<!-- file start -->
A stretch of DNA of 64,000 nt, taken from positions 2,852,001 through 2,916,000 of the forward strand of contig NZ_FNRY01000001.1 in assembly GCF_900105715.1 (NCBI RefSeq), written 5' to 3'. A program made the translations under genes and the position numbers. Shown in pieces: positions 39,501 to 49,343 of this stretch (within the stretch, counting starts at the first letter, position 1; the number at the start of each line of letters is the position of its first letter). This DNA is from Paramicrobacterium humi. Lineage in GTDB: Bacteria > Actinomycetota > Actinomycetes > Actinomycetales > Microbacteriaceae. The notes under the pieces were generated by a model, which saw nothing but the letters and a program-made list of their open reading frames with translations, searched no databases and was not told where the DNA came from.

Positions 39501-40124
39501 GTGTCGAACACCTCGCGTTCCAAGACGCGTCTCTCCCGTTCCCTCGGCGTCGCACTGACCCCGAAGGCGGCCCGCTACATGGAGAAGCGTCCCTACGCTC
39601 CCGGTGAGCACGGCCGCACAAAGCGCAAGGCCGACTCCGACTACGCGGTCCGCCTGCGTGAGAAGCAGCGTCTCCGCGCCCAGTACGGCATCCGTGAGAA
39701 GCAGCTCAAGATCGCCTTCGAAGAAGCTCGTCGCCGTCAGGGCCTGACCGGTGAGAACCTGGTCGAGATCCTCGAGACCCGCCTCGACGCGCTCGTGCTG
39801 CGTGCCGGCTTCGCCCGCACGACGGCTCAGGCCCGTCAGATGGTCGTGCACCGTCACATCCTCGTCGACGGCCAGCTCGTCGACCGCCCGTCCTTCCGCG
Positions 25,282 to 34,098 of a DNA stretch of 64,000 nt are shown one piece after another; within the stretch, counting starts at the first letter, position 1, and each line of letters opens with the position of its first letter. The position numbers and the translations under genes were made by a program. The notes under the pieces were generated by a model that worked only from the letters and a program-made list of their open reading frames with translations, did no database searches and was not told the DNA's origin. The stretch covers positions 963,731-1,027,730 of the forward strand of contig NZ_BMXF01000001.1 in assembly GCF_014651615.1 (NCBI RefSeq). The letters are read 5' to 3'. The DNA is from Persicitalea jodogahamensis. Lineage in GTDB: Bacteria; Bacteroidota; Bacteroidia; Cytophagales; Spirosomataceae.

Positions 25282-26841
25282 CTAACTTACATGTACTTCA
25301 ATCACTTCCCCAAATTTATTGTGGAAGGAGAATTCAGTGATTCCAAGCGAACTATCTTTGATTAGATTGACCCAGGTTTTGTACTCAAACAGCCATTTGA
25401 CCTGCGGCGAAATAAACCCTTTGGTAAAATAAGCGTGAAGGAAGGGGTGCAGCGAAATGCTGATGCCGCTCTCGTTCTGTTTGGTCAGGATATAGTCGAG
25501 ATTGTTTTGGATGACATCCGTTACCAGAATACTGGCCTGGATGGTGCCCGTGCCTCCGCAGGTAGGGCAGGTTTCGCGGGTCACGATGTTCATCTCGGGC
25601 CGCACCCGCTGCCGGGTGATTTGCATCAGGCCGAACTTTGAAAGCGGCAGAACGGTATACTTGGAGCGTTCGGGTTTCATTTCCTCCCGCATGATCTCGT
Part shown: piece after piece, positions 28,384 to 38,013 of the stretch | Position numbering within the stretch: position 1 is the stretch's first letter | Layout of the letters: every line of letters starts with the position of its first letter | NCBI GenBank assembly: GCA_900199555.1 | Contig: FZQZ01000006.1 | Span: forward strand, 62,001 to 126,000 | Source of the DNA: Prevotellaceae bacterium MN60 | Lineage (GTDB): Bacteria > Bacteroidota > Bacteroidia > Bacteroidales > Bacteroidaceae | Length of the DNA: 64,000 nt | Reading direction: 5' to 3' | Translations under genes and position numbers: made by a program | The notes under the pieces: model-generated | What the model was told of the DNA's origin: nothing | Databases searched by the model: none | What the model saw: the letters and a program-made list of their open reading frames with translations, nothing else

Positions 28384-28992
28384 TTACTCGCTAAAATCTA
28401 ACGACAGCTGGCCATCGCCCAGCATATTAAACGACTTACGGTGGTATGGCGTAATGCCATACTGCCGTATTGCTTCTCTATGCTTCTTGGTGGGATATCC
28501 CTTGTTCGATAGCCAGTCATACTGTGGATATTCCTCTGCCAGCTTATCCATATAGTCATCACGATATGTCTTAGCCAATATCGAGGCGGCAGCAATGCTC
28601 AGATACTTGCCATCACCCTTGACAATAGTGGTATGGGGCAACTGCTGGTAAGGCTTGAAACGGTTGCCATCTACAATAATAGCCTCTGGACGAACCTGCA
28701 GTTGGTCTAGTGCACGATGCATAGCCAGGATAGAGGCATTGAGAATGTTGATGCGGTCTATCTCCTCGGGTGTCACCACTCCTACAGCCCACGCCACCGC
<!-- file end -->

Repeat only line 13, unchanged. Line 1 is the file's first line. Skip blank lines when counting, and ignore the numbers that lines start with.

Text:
25601 CGCACCCGCTGCCGGGTGATTTGCATCAGGCCGAACTTTGAAAGCGGCAGAACGGTATACTTGGAGCGTTCGGGTTTCATTTCCTCCCGCATGATCTCGT